Well, I Googled you and found out that you’re a raving moonbat. Your rants against the right are like the heads side of a coin screaming at the tails. While some of your criticisms of the right are valid, the people you support basically want to make us all slaves. You are no better than they are, just different. Lefties and righties deserve each other; you’ll share a special place in hell if there is one.

  31. It does’t seem to work as we want it to when one party is much bigger, louder, and richer than the other; and when one party is both shameless, and capable of pretending to be independent of their real boss.

    Joe, regardless of the proclivities of the GOP or the nature of the Swifties, I hardly think you can claim that the Dems did so poorly in 04 due to a lack of money.

  32. Campaign finance reform obsessives are particularly notorious for living in their own little worlds. JMJ is a very nice example.

  33. joe, its an imperfect world. The marketplace of ideas may allow the wealthy to spout lies with more volume, but I am 100% confident that any attempt to solve this problem will be much, much worse.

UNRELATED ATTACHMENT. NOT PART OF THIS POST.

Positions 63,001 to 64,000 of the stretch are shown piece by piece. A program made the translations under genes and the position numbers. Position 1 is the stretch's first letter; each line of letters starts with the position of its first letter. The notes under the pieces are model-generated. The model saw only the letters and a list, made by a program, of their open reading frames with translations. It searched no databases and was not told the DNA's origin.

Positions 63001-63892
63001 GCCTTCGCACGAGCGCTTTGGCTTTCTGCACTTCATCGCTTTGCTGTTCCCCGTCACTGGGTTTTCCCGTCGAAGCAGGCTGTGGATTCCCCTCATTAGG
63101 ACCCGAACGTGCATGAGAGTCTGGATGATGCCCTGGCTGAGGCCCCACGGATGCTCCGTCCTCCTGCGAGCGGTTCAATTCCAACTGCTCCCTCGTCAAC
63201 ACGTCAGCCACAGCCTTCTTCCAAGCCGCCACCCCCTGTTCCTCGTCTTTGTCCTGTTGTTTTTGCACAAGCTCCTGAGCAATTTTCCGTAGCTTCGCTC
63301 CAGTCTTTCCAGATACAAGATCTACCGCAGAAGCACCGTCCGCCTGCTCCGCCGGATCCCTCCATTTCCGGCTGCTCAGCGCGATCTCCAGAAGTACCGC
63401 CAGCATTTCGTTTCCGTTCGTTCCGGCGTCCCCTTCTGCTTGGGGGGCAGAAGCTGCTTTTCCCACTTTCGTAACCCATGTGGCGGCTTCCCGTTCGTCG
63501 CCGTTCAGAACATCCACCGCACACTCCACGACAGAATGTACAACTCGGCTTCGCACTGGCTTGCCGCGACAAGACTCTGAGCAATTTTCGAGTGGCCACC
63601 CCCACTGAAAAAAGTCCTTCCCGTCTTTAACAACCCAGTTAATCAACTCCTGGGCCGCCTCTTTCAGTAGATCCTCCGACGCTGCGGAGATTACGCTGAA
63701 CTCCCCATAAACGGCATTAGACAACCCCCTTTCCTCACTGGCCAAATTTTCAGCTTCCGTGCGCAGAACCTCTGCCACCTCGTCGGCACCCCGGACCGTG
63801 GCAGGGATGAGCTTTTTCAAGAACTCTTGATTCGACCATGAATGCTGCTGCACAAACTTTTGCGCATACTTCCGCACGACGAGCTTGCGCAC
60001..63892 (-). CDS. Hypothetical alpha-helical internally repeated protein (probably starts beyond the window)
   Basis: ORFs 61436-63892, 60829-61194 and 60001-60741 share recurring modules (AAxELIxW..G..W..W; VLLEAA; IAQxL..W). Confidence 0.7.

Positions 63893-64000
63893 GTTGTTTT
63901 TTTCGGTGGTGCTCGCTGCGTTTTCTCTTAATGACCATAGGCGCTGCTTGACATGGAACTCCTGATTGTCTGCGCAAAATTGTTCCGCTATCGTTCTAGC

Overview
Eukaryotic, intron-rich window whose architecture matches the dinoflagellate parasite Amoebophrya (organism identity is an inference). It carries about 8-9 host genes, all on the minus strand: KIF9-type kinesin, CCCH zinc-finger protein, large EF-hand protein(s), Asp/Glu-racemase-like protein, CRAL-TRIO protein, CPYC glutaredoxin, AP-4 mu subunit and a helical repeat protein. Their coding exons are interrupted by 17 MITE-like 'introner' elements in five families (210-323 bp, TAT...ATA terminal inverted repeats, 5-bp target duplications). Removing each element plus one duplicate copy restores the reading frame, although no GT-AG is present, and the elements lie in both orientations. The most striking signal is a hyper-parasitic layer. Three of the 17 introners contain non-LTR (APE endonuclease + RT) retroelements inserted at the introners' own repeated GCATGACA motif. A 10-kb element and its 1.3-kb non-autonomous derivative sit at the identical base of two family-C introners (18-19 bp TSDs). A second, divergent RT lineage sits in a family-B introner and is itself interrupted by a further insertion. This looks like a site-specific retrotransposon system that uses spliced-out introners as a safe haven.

Call it the Iron Law of Politics – money and power will find each other. Attempts to keep them apart via campaign finance reform will simply serve the interests of both money (which can afford to find the loopholes) and power (as such laws invariably entrench incumbents).

    Campaign finance laws have only made the problem you complain of worse.

  34. It does’t seem to work as we want it to when one party is much bigger, louder, and richer than the other; and when one party is both shameless, and capable of pretending to be independent of their real boss.

    Godalmighty, joe. Do you really believe that the Dems and their networks of allies and affiliates are poorer and less coordinated than the Repubs and their networks?

  35. From a list at Harper’s

    Margin by which total votes for Democrats in the last three Senate elections exceeded those for Republicans: 2,900,000[Office of the Clerk, U.S. House of Representatives]

    Number of seats won by Democrats and Republicans, respectively: 46, 56

    This says something about the issue. I’m not sure what.

  36. Science:

    Those number are due to the senators’ being distributed two to a state rather than by population. They merely reflect that the average state won by a Rep had fewer voters than the average state won by a Dem.

  37. joe,

    First of all, it is far from clear that the richer and louder party won the last election. Secondly, how far into Harrison Bergeron territory do we have to go before we achieve your conception of “parity?” Each newspaper op-ed page must include the same number of articles, or is it words, or is it characters, from supporters of each party? Or can newspapers have a clear party line if a paper with the opposite views is published in the same town, and it has a similar level of circulation? What if one party has a good writer, and the other party has a crappy writer?